TitleUntitled, from Harlem Document
Medium & Supportgelatin silver print
Dimensions9 7/16 in. x 7 7/16 in. (24 cm. x 18.9 cm.)
Credit LineMuseum Purchase
CopyrightThis artwork may be under copyright. For further information, please consult the Museum’s Copyright Terms and Conditions.
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In 1932 Aaron Siskind helped to found the New York Film and Photo League, an organization of artists who used the camera to address social and political issues of the day. Siskind and others worked during this period to document the predominantly African American community in Harlem. Here a woman is seen climbing the stairs of a building whose ceiling was literally coming apart. Whereas other documentary photographers showed the progress achieved by New Deal policies during the Great Depression, Siskind’s work in Harlem Document sought to express the difficult realities confronting many at this time. A former English teacher in the New York public schools, at mid-century Siskind became a leading voice in social documentary and fine art photography circles.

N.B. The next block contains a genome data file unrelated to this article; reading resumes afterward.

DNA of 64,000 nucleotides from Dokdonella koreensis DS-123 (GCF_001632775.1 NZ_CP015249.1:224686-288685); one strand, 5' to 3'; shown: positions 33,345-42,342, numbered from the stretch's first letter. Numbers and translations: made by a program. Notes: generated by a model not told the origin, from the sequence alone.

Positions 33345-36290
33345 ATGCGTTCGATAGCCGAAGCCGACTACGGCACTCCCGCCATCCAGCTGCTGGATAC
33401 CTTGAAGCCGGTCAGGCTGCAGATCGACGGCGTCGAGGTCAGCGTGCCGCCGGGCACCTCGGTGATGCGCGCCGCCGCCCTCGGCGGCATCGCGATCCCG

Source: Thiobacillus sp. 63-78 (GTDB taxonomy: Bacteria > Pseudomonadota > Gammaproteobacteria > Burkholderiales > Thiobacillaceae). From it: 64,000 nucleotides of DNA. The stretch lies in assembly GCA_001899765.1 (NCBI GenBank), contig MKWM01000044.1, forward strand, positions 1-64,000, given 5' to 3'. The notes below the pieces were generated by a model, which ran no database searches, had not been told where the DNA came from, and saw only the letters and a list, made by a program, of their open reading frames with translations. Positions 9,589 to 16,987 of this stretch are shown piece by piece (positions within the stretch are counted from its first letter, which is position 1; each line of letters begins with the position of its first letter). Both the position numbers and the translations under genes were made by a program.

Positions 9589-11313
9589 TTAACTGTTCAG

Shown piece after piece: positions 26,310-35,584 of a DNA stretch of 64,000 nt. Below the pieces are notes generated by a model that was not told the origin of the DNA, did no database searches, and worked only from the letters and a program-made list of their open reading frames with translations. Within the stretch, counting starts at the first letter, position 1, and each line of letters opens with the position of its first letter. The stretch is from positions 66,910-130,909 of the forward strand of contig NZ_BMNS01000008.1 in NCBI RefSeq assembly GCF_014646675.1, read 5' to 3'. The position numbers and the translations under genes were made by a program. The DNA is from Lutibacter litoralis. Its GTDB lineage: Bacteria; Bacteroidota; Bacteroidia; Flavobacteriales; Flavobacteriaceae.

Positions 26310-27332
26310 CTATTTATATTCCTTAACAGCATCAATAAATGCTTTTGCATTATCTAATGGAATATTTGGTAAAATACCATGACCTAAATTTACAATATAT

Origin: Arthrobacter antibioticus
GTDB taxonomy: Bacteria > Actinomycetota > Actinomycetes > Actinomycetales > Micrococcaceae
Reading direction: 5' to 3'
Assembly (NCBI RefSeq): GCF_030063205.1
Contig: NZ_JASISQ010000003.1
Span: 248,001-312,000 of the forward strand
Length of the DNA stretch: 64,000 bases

Portfolios: OLD_FEATC|EDUC2221_181025|Fay|Speech and Protest in America